|Author (Person)||Dwyer, Janet|
|Publisher||Wales Centre for Public Policy|
|Publication Date||January 2018|
The Wales Centre for Public Policy was created in 2017 as a new independent research centre jointly established by the Welsh Government and the Economic and Social Research Council (ESRC).
The Centre builds on the success of the Public Policy Institute for Wales (PPIW) and continues the Institute’s work of supporting Welsh Government Ministers to identify their evidence needs and providing them with access to independent authoritative experts from across Wales, the UK and beyond.This report highlighted the challenges and opportunities for agriculture and rural areas in Wales that could result from Brexit.
The report’s author, Professor Janet Dwyer, argued that the most likely changes in trading conditions would leave Welsh agriculture in a disadvantaged position compared to its main trading competitors. How key food and forestry processors and retailers respond would be crucial.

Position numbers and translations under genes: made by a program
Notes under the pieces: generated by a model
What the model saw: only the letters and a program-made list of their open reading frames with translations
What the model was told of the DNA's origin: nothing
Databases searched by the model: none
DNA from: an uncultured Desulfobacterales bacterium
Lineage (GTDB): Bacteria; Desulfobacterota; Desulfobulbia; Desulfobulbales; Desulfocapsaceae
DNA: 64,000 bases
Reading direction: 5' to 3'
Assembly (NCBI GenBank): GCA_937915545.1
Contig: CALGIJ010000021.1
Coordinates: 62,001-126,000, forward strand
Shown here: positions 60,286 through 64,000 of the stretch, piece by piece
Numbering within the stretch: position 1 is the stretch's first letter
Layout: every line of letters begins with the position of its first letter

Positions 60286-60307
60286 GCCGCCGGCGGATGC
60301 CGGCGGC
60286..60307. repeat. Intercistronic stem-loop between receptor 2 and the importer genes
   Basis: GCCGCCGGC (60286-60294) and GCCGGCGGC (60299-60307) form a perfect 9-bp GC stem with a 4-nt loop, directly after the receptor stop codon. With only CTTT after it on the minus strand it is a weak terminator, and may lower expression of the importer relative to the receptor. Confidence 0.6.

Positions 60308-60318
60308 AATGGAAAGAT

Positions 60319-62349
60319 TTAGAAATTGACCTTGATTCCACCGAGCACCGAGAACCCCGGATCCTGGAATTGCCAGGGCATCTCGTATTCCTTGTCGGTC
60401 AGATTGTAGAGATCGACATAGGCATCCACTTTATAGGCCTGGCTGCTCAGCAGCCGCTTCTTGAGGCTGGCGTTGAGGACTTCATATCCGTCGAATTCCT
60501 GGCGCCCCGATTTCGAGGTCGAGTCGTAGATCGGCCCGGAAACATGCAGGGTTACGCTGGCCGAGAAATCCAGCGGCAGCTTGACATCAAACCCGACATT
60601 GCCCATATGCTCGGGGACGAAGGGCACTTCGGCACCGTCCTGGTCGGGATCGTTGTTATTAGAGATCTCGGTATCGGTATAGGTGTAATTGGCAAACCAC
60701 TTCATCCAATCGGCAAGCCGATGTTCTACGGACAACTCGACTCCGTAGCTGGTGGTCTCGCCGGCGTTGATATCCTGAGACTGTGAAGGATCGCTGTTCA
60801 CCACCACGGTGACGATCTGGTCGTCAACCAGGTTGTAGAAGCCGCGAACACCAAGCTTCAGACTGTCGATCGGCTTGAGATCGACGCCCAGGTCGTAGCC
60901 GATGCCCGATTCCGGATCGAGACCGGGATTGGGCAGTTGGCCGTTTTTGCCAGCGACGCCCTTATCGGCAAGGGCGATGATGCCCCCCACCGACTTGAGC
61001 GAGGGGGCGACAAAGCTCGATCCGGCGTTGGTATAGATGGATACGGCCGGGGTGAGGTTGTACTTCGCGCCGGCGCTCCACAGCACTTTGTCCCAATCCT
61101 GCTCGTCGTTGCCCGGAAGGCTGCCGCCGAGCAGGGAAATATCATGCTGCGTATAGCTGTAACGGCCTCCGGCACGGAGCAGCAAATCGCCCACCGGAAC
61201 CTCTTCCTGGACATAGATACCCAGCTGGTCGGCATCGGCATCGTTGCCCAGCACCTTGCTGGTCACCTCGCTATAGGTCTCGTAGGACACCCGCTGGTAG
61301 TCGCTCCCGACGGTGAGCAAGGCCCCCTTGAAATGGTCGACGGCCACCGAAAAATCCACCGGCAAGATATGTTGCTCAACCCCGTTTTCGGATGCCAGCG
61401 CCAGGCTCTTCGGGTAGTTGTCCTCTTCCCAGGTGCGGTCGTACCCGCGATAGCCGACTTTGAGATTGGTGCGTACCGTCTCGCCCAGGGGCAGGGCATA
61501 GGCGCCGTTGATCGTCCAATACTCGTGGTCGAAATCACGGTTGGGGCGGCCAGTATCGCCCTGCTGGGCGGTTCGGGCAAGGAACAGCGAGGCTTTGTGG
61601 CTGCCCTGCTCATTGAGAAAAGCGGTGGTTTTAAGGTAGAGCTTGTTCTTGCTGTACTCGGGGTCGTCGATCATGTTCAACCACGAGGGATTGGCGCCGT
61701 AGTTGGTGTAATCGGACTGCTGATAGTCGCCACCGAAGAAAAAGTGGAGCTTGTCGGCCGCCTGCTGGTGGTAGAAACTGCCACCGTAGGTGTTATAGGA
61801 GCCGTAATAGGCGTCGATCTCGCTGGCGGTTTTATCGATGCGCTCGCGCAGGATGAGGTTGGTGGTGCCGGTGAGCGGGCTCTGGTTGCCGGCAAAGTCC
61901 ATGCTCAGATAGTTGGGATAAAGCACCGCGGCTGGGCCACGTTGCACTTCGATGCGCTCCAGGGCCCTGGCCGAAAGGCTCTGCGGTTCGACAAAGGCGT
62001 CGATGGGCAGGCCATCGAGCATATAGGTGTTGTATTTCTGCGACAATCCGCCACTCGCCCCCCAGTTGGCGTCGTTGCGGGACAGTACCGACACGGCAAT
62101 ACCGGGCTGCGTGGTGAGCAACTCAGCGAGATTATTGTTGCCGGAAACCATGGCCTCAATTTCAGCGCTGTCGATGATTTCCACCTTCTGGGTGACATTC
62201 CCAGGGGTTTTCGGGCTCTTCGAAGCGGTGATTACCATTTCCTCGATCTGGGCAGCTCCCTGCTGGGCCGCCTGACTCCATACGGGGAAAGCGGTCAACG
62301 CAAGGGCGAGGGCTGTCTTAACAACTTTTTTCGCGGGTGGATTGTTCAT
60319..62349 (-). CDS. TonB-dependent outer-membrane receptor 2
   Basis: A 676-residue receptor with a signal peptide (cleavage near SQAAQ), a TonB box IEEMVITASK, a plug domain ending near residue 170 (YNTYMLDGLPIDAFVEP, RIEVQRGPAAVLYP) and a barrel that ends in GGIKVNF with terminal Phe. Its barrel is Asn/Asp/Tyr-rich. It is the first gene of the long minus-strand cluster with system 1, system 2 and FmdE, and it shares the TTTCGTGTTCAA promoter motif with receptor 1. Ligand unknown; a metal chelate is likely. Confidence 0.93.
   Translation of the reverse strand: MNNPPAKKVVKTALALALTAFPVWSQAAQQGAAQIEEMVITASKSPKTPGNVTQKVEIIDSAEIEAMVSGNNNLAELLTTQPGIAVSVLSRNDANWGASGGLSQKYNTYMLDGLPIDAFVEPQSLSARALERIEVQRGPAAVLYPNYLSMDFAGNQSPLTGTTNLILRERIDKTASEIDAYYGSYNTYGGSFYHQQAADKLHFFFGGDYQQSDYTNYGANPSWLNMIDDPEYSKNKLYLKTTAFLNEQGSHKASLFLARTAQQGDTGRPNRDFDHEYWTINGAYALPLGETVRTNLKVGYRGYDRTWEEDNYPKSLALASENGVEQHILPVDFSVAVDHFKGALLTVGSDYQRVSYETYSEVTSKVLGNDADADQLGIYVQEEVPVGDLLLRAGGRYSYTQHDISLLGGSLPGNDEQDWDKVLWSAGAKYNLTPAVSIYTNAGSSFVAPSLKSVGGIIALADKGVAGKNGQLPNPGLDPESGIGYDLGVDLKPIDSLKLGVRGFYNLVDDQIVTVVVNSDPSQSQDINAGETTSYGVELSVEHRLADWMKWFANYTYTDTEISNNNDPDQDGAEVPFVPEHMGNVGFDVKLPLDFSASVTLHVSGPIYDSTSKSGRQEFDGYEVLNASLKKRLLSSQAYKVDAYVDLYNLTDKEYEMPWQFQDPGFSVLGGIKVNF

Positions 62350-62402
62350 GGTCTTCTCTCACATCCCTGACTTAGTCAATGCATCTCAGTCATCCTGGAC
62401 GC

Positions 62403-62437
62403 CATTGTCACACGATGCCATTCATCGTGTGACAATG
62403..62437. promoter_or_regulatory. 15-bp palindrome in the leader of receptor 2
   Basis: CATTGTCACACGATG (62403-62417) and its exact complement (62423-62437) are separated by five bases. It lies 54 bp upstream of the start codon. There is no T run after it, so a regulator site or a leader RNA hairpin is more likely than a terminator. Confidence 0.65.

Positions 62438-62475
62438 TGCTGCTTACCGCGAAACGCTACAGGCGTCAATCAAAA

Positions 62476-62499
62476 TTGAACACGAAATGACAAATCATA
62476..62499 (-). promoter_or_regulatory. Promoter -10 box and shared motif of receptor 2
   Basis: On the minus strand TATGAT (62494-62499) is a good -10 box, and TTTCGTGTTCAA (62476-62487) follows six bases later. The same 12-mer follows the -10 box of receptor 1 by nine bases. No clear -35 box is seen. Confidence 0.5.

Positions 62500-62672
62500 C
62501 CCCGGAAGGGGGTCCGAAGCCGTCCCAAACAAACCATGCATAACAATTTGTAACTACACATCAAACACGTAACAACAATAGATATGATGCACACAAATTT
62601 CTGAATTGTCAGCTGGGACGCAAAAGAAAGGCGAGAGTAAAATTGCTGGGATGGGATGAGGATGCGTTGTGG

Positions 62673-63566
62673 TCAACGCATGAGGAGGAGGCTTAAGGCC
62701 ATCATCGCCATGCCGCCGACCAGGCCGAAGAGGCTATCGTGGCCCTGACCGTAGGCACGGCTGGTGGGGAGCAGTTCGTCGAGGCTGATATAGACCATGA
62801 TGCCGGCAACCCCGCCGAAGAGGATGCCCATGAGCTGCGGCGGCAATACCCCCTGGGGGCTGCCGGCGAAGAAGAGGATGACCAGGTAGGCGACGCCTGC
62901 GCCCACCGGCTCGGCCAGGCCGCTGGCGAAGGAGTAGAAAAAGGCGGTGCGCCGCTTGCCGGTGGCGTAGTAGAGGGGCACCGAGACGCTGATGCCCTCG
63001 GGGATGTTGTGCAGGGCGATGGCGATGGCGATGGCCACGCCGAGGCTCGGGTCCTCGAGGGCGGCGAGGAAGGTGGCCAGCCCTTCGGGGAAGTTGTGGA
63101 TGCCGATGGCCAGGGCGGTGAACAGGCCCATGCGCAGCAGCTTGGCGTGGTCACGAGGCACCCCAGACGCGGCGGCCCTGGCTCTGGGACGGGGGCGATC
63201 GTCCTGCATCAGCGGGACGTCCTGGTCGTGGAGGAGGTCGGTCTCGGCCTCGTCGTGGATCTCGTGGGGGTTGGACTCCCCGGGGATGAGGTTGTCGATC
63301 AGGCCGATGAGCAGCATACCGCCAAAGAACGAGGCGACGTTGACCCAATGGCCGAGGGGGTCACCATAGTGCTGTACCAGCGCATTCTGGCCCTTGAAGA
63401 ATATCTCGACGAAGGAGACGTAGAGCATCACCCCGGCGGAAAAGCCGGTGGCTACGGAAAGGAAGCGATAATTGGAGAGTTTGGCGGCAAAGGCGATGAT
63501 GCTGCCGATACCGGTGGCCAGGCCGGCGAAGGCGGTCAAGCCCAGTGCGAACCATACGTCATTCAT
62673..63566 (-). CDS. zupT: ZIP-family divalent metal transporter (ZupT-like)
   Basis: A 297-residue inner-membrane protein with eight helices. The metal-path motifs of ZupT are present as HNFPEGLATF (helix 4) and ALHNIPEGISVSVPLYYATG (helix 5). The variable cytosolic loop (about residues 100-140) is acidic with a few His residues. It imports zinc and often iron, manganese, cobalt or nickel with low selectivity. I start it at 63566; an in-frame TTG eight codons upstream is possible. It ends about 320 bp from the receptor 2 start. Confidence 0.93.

Sheep and beef farmers could be in a particularly disadvantaged position after Brexit. A decline in the economic viability of sheep production was likely. Dairy, horticultural, mixed and other farm types might be best placed to benefit from changes after Brexit.
There would be reduced levels of UK public funding for agriculture once the UK left the European Union, and following a likely 3-year transition period; i.e. after 2022. North and West Wales were likely to face stronger negative impacts than South and East Wales.
There might be environmental consequences of Brexit. Supporting farmers to manage land or to move it into other sectors would be important, as well as ensuring adequate funding for natural resource management in Wales.
|Countries / Regions||Wales|